Cute kittens sleeping

One of our members, Moggiegirl, posted a photo of her recently adopted bonded pair, Bella and Mickey, here. You can see how cuddled up they are.  Moggiegirl writes, "They are a Mother and Son bonded pair only 8 months apart."

Read more on our blog post,  How Do Cats Choose Who To Sleep With?

Rubbing Faces Or Bodies

Cats have scent glands all over their bodies, including their face and paws. When two cats rub against each other, they are exchanging their scent via these glands.

This exchange tells the other cat they are familiar and comfortable with them and the environment. Another sign your cats are exchanging scent is by intertwining their tails.

Two adult young cats black-white and tabby lie together on a white windowsill

Read more on our blog post, Why Do Cats Rub Against You?

Cleaning, Licking, Grooming

The act of licking or cleaning one another is called social grooming or allogrooming.  This is another sign of affection and bonding.

Two cute cats grooming on white bed in sunny stylish room

One of our TCS members, Suru, mentions this grooming in our forum stating, "On Saturday night when I brought the Kitten home, my older boy immediately came up to her and started grooming her. She half play attacked him, but to my surprise, instead of nibbling on him as she usually does, she started to groom him too!"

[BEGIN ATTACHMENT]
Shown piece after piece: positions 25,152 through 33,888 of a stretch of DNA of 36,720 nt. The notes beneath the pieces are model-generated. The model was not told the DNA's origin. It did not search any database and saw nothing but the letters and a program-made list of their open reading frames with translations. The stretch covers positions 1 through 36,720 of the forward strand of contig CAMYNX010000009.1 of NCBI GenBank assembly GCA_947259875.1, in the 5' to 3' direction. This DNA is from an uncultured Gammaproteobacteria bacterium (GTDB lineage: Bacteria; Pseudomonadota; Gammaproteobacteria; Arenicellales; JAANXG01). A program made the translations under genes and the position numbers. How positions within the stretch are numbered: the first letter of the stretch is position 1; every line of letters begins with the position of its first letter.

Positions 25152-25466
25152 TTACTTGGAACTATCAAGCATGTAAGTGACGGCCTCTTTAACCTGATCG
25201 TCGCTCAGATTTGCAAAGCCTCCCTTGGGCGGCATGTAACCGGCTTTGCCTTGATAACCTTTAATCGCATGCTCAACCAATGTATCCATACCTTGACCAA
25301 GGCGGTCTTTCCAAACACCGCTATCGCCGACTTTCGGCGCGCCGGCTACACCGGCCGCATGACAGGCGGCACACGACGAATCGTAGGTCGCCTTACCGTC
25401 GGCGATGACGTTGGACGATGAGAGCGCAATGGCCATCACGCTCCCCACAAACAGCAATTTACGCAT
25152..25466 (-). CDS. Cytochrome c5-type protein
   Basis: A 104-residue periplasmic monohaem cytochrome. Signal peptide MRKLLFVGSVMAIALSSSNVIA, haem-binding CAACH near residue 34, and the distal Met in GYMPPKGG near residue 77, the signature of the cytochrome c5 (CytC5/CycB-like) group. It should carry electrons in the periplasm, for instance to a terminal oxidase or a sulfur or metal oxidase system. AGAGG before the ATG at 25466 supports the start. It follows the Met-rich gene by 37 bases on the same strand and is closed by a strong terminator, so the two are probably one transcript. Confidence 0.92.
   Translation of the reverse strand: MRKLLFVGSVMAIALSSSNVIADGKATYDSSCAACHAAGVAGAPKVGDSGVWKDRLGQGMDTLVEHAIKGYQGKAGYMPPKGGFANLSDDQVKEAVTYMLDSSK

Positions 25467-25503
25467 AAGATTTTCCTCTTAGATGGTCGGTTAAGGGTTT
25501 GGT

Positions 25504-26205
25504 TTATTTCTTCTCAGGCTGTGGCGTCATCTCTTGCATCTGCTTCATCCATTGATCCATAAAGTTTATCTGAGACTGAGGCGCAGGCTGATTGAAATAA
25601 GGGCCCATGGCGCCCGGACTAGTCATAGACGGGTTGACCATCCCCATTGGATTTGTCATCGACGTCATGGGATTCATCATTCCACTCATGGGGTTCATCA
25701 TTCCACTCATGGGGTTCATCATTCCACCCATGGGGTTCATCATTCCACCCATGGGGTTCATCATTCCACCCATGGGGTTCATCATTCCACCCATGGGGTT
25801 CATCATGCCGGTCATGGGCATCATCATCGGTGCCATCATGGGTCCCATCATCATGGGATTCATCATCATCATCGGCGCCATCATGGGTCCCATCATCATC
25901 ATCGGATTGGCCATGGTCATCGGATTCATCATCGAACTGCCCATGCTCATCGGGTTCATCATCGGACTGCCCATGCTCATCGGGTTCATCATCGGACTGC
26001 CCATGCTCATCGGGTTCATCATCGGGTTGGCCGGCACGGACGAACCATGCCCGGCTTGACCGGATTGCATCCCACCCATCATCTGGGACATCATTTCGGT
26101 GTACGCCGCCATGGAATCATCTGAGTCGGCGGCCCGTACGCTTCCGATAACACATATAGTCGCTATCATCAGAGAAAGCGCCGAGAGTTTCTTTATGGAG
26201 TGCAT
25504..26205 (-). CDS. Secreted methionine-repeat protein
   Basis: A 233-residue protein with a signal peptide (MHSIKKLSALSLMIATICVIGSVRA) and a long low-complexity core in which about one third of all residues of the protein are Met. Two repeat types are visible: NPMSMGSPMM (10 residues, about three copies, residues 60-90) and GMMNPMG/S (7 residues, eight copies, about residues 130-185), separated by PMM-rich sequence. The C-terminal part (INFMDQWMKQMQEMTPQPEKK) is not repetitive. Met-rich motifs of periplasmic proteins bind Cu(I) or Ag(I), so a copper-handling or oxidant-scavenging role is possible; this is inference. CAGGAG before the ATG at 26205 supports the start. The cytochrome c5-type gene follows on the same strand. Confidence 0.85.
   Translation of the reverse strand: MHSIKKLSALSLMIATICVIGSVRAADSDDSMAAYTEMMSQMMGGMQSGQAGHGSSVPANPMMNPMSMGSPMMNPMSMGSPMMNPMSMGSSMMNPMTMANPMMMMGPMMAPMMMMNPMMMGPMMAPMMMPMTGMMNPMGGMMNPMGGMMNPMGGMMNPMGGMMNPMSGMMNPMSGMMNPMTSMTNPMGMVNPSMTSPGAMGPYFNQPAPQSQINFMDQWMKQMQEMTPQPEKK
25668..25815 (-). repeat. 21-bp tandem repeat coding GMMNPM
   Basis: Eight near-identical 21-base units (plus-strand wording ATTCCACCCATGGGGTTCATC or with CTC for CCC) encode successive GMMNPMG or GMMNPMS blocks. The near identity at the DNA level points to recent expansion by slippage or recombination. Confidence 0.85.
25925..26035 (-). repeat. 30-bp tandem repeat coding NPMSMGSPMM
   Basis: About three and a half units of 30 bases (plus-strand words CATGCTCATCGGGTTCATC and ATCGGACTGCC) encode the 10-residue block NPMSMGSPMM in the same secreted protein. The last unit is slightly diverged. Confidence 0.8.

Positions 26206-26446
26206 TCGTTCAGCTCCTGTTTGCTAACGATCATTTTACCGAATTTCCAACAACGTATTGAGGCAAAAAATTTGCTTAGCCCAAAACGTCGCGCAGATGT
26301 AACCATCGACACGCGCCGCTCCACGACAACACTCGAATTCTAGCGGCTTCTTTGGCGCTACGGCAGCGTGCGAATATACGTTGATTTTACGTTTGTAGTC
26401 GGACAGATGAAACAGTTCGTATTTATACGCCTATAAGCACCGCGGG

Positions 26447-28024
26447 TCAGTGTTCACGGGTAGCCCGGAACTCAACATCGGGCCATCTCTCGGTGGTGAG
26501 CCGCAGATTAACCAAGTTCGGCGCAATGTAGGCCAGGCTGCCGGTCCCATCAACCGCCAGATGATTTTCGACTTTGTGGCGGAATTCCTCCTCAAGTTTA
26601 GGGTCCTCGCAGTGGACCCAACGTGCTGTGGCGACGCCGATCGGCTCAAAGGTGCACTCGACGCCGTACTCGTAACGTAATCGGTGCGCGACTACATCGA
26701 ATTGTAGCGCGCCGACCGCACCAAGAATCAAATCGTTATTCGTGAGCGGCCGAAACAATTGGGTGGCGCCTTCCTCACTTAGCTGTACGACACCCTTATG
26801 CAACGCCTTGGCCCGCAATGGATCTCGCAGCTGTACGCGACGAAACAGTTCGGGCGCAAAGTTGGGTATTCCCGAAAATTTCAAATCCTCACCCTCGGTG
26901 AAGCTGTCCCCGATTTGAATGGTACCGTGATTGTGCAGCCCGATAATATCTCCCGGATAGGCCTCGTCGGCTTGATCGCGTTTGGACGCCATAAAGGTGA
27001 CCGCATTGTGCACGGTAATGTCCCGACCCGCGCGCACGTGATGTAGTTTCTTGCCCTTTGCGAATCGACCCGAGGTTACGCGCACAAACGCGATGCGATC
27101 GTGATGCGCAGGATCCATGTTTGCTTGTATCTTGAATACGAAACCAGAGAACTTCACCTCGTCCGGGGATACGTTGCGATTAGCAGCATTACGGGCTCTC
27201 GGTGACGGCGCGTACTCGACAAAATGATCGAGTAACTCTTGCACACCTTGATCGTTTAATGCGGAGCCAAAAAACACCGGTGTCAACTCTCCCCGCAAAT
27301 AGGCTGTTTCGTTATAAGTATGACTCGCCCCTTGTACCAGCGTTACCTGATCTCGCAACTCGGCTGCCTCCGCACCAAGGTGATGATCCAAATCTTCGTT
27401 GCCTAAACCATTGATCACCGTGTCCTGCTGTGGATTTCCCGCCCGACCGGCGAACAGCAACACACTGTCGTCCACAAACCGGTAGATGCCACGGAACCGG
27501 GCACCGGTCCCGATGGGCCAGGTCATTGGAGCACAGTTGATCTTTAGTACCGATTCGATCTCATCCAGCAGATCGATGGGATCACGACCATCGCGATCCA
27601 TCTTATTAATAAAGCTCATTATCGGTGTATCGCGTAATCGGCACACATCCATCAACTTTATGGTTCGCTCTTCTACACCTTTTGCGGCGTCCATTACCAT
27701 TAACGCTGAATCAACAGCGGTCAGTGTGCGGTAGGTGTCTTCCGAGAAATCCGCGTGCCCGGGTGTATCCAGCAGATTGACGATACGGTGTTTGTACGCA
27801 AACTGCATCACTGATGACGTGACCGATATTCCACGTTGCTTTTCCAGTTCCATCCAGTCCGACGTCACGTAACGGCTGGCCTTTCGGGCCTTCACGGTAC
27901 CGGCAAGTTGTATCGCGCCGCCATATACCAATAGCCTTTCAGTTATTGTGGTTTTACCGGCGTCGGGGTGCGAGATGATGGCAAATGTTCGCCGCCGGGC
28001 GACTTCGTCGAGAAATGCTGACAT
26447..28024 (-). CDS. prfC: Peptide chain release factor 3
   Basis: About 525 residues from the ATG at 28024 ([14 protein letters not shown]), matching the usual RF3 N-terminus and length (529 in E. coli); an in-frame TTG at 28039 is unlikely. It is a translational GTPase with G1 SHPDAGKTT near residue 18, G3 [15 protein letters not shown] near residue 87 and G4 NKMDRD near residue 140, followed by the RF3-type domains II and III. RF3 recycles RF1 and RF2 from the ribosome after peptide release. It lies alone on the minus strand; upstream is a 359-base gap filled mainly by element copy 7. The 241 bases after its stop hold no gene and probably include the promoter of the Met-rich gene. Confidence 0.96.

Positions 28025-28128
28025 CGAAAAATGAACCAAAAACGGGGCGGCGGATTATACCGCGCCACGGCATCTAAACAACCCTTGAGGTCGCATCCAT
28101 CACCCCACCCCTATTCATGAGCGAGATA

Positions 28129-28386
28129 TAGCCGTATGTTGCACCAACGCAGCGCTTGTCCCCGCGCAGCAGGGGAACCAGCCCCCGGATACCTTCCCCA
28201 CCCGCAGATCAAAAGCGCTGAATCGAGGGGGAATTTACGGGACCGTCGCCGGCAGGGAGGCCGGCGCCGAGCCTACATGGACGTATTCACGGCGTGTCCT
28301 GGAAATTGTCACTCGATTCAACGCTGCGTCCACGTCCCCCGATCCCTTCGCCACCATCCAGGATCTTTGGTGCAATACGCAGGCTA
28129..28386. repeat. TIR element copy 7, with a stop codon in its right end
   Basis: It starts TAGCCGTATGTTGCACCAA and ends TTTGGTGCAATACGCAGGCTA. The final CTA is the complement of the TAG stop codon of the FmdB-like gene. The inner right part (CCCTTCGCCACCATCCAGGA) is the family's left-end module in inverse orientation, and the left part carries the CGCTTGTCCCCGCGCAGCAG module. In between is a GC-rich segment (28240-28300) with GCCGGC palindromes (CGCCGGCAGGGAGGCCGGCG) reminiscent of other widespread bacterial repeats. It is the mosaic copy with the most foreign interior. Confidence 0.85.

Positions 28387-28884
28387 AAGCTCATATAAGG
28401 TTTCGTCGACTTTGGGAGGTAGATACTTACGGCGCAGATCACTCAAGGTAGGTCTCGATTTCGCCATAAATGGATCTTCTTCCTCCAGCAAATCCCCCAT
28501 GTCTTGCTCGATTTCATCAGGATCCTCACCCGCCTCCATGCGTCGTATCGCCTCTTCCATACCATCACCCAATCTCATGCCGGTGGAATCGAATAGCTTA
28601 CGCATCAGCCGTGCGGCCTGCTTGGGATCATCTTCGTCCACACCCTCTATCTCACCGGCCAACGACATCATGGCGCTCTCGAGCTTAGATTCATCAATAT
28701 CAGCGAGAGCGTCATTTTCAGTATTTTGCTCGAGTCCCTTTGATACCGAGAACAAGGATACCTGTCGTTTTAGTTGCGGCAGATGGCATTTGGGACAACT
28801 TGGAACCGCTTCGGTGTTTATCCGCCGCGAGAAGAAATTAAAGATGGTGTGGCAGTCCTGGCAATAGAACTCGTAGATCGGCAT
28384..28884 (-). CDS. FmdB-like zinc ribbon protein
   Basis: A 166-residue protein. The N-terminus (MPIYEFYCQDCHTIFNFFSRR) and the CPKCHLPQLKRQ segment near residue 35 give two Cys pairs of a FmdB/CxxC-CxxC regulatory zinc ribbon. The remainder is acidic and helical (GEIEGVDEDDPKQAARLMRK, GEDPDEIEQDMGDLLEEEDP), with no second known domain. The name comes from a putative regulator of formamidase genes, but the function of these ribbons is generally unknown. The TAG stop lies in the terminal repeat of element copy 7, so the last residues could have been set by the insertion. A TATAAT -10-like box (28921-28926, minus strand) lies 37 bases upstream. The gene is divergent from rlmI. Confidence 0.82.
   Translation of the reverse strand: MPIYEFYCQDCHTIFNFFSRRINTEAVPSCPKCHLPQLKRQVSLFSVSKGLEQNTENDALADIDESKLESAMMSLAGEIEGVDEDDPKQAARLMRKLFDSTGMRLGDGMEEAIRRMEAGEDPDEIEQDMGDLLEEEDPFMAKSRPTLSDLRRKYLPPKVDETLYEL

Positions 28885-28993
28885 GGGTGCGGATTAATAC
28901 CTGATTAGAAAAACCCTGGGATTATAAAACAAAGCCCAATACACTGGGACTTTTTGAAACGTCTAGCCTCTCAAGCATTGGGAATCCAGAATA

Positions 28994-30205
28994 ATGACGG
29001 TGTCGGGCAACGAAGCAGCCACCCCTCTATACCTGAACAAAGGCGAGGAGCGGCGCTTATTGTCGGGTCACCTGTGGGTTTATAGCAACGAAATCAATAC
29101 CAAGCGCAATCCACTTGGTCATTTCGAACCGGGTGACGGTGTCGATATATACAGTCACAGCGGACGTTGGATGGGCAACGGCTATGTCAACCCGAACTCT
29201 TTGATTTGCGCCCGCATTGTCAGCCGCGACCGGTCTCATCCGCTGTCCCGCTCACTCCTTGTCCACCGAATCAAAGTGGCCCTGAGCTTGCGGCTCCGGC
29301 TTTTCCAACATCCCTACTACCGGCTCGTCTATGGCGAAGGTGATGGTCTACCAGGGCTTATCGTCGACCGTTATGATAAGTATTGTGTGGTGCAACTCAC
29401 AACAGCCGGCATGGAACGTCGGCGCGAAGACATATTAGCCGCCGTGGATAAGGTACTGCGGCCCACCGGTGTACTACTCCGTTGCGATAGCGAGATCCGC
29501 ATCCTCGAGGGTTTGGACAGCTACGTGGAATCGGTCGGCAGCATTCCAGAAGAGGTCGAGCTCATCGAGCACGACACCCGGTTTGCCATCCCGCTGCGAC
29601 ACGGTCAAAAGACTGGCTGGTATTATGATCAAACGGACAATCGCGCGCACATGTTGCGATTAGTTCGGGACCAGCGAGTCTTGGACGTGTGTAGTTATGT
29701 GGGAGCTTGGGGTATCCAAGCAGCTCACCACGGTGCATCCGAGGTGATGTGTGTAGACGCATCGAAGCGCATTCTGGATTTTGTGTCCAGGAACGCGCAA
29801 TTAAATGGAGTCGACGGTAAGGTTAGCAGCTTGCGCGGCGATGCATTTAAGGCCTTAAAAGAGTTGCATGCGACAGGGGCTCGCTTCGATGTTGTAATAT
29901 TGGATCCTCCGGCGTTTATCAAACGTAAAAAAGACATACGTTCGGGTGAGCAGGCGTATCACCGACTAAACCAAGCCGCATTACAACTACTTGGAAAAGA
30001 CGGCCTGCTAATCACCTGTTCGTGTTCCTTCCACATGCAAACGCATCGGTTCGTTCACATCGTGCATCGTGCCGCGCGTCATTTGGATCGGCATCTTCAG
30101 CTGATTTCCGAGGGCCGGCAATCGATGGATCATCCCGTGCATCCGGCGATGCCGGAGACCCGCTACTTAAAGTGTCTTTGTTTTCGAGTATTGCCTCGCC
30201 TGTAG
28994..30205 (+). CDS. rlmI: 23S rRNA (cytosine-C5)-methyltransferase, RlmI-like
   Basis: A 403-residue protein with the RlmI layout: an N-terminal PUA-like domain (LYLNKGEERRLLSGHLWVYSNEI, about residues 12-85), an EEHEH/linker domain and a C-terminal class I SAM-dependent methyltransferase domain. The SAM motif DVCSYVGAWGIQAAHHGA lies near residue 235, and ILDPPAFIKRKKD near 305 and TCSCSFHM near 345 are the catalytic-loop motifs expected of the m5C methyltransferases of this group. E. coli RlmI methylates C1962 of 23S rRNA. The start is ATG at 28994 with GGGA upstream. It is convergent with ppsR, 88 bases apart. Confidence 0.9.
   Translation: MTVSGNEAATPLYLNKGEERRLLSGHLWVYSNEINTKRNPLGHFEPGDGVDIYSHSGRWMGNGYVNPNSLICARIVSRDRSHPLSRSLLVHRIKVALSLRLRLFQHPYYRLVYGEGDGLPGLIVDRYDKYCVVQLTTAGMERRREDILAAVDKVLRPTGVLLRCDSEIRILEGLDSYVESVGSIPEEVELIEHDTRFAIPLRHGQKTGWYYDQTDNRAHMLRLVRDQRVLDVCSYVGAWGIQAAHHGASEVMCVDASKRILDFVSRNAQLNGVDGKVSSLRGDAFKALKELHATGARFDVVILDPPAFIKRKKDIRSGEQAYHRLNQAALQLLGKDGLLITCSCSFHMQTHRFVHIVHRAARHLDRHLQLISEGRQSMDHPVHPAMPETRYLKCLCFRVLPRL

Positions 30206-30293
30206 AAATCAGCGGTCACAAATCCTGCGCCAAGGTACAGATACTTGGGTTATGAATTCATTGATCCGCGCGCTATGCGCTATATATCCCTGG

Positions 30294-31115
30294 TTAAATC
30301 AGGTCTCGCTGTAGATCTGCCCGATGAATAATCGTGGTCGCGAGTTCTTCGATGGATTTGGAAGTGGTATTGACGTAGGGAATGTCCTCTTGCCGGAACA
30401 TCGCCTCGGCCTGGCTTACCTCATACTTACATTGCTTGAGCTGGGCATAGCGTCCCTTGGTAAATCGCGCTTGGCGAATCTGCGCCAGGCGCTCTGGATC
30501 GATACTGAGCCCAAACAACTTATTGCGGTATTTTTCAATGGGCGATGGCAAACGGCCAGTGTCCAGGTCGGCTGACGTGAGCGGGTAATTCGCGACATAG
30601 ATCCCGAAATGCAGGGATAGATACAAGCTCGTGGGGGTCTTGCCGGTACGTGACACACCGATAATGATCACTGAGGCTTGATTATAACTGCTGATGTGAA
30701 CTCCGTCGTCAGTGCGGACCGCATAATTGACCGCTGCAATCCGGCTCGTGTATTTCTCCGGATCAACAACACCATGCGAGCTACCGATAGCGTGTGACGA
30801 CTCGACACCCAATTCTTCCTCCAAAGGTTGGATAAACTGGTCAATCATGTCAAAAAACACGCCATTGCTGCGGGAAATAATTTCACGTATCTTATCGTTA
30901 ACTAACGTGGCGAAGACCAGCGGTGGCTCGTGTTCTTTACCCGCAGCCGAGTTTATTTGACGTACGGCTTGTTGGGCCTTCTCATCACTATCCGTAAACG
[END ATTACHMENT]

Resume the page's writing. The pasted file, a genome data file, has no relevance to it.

Read more: Why Do Cats Groom Each Other? (The Answer Will Surprise You!)

Playing With No Aggression

Bonded cats typically love playtime. During this playtime, you will see them chasing each other around the house, pulling some wrestling moves, and showing their belly.

These positions leave them in a vulnerable place, showing how much they trust the other cat.

Two black kittens playing

Learn more on our blog post, "Are My Cats Fighting Or Playing?"

How Long Does It Take For Cats To Bond?

The length of time it takes for cats to bond will depend heavily on their age. Kitties from the same litter are often bonded from the start.

The same is true for kittens who are raised together and not from the same litter. These quick bonds happen because of the flexible personalities of younger cats and by virtue of them spending so much time close together in the nest.

Lovely couple of cats